Indigenous peoples have the right to maintain and strengthen their distinctive spiritual relationship with their traditionally owned or otherwise occupied and used lands, territories, waters and coastal seas and other resources and to uphold their responsibilities to future generations in this regard.
States shall establish and implement, in conjunction with indigenous peoples concerned, a fair, independent, impartial, open and transparent process, giving due recognition to indigenous peoples' laws, traditions, customs and land tenure systems, to recognize and adjudicate the rights of indigenous peoples pertaining to their lands, territories and resources, including those which were traditionally owned or otherwise occupied or used. Indigenous peoples shall have the right to participate in this process.
- Indigenous peoples have the right to redress, by means that can include restitution or, when this is not possible, just, fair and equitable compensation, for the lands, territories and resources which they have traditionally owned or otherwise occupied or used, and which have been confiscated, taken, occupied, used or damaged without their free, prior and informed consent.
- Unless otherwise freely agreed upon by the peoples concerned, compensation shall take the form of lands, territories and resources equal in quality, size and legal status or of monetary compensation or other appropriate redress.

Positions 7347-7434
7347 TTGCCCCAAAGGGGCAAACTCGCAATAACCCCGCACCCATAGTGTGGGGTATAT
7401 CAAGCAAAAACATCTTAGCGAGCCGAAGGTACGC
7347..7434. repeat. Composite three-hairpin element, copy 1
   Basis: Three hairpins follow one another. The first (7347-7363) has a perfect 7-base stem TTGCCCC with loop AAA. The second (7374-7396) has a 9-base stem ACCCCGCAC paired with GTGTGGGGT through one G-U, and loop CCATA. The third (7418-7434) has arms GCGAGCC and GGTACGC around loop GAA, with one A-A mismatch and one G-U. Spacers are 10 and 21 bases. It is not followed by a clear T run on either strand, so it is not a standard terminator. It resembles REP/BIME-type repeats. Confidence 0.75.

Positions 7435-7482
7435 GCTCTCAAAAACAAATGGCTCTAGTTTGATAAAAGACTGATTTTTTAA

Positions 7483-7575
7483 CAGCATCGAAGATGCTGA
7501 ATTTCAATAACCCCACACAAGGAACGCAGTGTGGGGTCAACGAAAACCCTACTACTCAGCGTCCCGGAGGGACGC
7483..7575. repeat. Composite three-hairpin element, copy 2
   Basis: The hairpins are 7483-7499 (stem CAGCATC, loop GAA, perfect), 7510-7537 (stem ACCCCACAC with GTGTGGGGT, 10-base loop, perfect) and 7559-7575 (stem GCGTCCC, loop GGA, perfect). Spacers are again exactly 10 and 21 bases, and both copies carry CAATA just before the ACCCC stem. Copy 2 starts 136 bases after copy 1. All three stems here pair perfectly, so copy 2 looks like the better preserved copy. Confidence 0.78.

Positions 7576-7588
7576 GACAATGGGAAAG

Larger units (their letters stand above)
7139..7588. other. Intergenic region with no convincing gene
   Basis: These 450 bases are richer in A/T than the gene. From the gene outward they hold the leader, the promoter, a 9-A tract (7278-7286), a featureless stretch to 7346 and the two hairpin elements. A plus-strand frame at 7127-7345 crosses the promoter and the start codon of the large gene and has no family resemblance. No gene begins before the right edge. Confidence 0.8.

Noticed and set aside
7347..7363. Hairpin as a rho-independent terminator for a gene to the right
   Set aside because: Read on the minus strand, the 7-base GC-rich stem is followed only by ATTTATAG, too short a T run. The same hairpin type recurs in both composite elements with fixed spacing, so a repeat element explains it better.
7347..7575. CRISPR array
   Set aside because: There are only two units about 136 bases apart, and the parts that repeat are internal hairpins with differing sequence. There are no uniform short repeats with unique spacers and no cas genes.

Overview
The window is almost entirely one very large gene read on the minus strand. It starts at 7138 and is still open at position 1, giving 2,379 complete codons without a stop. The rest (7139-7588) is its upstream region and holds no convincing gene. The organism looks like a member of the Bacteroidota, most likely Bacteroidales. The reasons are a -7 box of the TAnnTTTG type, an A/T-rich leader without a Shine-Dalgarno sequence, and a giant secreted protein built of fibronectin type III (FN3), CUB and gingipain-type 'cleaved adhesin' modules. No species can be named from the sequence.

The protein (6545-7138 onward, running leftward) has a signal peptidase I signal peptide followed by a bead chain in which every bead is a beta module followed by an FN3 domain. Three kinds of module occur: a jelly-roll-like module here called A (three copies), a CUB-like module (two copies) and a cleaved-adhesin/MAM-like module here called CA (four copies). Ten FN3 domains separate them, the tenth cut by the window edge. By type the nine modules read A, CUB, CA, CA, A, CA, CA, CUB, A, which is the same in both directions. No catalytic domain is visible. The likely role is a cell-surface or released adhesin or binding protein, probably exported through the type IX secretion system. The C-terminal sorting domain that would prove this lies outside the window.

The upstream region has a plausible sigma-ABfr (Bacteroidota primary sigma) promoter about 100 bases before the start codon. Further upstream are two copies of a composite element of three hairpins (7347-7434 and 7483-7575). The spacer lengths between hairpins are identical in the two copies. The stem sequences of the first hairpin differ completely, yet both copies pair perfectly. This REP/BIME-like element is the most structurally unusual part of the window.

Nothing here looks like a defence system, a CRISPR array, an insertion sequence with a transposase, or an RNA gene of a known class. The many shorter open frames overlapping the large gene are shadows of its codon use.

- Indigenous peoples have the right to maintain, control, protect and develop their cultural heritage, traditional knowledge and traditional cultural expressions, as well as the manifestations of their sciences, technologies and cultures, including human and genetic resources, seeds, medicines, knowledge of the properties of fauna and flora, oral traditions, literatures, designs, sports and traditional games and visual and performing arts. They also have the right to maintain, control, protect and develop their intellectual property over such cultural heritage, traditional knowledge, and traditional cultural expressions.
- In conjunction with indigenous peoples, States shall take effective measures to recognize and protect the exercise of these rights.
Indigenous peoples have the right to promote, develop and maintain their institutional structures and their distinctive customs, spirituality, traditions, procedures, practices and, in the cases where they exist, juridical systems or customs, in accordance with international human rights standards.